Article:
Oakley Capital Investments 15 July 2020
Disclosure – Non-Independent Marketing Communication
This is a non-independent marketing communication commissioned by Oakley Capital Investments. The report has not been prepared in accordance with legal requirements designed to promote the independence of investment research and is not subject to any prohibition on the dealing ahead of the dissemination of investment research.
To provide investors with long-term capital appreciation through investment in the private-equity funds managed by Oakley Capital
Oakley Capital Investments
Association of Investment Companies (AIC) Sector
12 Mo Yield
Dividend Distribution Frequency
Latest Market Capitalisation
Latest Net Gearing (Cum Fair)
Latest Ongoing Charge Ex Perf Fee
(Discount)/ Premium (Cum Fair)
Daily Closing Price
Oakley Capital Investments (OCI) differs from other trusts in the AIC’s listed private-equity sector, as its investment adviser Oakley Capital typically aims to be the first institutional investor in the entrepreneurial businesses it backs, giving OCI’s portfolio a very different feel.
OCI has historically seen strong performance delivered from a portfolio focussed on the technology, education and consumer sectors. A number of profitable realisations made recently meant that OCI went into the market sell-off with net cash on the balance sheet of c. £250m, or 36% of estimated net assets. This fortunate position leaves OCI with a lot of liquidity as Oakley looks to invest funds during a period of significant opportunity.
Notwithstanding OCI’s strong cash position, the COVID-19 crisis left the shares trading on a very wide discount to NAV. Based on Numis’s adjusted 31 December NAV, the current discount is 37%. As an expression of how wide the discount is, balance-sheet cash equates to 58% of the current share price.
Within the portfolio there will be winners, and likely also losers, from the economic slowdown. We expect more colour at the upcoming virtual capital markets event (30 July – click here to register). At the end of March, Oakley Capital noted that 70% of portfolio companies operate a subscription-based or recurring-revenue business model, and 65% of portfolio companies either deliver products or services digitally, or have the ability to shift to digital delivery in a short time frame. As such, despite the uncertainty, many of the companies within the OCI portfolio may have benefitted from recent events, or are set to be in a position to bounce back strongly.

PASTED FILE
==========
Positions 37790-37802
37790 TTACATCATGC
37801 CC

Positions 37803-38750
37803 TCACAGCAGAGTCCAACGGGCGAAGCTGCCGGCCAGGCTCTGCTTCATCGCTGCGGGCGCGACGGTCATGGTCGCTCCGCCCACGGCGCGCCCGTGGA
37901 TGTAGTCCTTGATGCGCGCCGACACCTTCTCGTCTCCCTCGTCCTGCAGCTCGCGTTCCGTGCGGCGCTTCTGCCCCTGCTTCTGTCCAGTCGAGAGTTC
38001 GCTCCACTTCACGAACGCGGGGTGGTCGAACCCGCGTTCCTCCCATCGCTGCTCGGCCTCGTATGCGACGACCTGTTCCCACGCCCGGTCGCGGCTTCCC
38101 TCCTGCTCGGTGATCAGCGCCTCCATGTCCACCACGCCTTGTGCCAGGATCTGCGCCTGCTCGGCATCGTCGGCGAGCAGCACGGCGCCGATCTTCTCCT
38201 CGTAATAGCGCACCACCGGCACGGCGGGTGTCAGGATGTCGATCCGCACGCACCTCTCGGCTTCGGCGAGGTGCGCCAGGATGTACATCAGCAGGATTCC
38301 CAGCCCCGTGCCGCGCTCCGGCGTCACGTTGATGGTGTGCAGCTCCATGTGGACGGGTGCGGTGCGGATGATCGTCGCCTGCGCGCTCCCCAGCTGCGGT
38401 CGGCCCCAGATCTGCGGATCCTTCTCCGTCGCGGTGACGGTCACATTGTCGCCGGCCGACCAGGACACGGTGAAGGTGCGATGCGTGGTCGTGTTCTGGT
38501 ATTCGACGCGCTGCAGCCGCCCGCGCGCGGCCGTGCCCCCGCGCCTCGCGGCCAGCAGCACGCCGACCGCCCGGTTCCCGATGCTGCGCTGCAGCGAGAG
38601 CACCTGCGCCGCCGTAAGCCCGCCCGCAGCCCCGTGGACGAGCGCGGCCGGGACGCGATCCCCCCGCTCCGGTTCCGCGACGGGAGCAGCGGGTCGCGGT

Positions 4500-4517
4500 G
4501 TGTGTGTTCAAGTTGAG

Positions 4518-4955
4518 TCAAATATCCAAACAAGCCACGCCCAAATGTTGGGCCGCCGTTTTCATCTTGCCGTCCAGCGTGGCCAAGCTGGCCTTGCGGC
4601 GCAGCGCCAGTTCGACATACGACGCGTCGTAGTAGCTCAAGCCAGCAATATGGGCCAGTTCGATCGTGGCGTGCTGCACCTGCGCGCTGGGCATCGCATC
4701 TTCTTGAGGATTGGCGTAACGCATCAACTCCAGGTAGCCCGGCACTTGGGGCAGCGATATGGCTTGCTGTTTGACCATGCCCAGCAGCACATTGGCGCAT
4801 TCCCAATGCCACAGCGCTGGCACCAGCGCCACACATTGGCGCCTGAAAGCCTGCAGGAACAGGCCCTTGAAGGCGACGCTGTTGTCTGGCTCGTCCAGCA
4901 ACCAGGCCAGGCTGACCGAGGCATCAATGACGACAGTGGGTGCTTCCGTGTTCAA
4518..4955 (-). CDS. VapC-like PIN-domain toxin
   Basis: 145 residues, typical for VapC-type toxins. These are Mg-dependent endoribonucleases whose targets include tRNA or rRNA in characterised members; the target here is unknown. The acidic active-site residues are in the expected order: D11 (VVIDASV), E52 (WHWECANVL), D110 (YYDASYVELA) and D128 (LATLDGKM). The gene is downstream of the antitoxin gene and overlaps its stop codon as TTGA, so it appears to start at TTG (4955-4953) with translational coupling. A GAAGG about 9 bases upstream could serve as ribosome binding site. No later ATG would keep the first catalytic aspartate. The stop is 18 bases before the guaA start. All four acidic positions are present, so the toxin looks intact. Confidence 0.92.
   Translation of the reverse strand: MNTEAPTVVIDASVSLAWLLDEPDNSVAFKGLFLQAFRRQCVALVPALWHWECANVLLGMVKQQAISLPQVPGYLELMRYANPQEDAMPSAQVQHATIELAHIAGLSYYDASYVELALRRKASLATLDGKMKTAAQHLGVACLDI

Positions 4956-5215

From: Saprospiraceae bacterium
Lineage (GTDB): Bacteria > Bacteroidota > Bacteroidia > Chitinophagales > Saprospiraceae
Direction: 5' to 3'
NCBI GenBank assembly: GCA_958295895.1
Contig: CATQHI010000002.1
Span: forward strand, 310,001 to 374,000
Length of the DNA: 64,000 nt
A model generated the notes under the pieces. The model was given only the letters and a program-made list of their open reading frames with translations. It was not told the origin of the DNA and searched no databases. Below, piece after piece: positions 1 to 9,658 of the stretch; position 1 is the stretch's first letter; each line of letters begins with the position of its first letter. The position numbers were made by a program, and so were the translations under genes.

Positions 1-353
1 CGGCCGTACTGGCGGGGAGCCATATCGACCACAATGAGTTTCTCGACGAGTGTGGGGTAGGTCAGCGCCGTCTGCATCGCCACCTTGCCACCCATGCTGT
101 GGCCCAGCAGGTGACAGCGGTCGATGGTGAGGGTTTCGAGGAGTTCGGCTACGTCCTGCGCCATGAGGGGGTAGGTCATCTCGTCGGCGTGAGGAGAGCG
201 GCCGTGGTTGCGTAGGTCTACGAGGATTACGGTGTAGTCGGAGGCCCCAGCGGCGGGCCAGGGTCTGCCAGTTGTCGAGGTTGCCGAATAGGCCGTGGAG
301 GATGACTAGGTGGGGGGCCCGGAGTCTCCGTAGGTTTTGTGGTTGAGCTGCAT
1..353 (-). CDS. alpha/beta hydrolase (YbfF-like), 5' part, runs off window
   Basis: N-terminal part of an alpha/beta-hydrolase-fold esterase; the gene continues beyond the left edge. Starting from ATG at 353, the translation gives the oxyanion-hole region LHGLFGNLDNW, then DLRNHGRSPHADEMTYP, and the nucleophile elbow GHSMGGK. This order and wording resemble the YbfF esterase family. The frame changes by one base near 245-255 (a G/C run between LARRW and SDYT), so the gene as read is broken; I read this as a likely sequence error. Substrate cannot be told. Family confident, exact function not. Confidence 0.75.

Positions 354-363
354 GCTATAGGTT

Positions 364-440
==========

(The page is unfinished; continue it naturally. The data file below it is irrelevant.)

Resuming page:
OCI has suffered a significant de-rating. The next potential catalyst for a reversal will come with the half-year NAV to June, due to be announced at the end of July. Adjusting for cash on the balance sheet, investors today are buying OCI’s investment portfolio on a discount of 57% to the 31 December 2019 valuation. We believe this represents a value opportunity – even if one takes a relatively pessimistic view on valuations post-COVID.
Longer term, Oakley’s track record is strong. For investors who want a focussed private-equity portfolio, OCI has delivered excellent returns – especially over the last three years, which we illustrate in Performance. At the same time, the shares trade on a significantly wider discount than those of peers. Should the strong relative performance continue, one might imagine that it will only be a matter of time before the discount differential is meaningfully reduced.
As we discuss in the Portfolio section, several of OCI’s companies are likely to have benefitted from the lockdown, although some were undoubtedly negatively affected. OCI’s virtual capital markets day (30 July – click here to register) should give more colour. We note that the OCI portfolio has the potential to provide resilience during the disruption.
In summary, OCI has the best liquidity position of the entire sector, yet trades on one of the widest discounts. We view this as an interesting value opportunity.
|Strong long-term NAV growth, driven by portfolio-company performance||Concentrated portfolio returns can be materially impacted by|
|Cash representing 58% of current share price (and 36% of estimated NAV) means manager has a lot of flexibility||Private companies offer limited liquidity, and returns can be lumpy|
|Shares trade on a 37% discount to NAV, with several potential catalysts on the horizon||Private-equity funds charge relatively high fees|